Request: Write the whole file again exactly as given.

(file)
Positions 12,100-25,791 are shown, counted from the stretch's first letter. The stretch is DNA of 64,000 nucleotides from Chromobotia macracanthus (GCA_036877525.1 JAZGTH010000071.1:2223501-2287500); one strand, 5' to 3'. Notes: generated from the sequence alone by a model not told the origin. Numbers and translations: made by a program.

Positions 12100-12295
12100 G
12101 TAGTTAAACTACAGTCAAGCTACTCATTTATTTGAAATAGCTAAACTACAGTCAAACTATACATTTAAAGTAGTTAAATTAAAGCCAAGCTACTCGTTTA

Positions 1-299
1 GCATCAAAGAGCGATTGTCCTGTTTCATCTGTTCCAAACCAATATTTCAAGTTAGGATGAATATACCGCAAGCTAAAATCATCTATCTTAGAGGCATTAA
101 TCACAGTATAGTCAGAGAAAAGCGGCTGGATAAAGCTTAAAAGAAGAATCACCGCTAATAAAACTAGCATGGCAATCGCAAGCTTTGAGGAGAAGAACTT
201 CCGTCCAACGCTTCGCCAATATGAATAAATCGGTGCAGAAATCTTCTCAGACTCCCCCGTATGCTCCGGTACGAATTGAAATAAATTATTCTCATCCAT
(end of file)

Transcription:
Positions 12,100-25,791 are shown, counted from the stretch's first letter. The stretch is DNA of 64,000 nucleotides from Chromobotia macracanthus (GCA_036877525.1 JAZGTH010000071.1:2223501-2287500); one strand, 5' to 3'. Notes: generated from the sequence alone by a model not told the origin. Numbers and translations: made by a program.

Positions 12100-12295
12100 G
12101 TAGTTAAACTACAGTCAAGCTACTCATTTATTTGAAATAGCTAAACTACAGTCAAACTATACATTTAAAGTAGTTAAATTAAAGCCAAGCTACTCGTTTA

Positions 1-299
1 GCATCAAAGAGCGATTGTCCTGTTTCATCTGTTCCAAACCAATATTTCAAGTTAGGATGAATATACCGCAAGCTAAAATCATCTATCTTAGAGGCATTAA
101 TCACAGTATAGTCAGAGAAAAGCGGCTGGATAAAGCTTAAAAGAAGAATCACCGCTAATAAAACTAGCATGGCAATCGCAAGCTTTGAGGAGAAGAACTT
201 CCGTCCAACGCTTCGCCAATATGAATAAATCGGTGCAGAAATCTTCTCAGACTCCCCCGTATGCTCCGGTACGAATTGAAATAAATTATTCTCATCCAT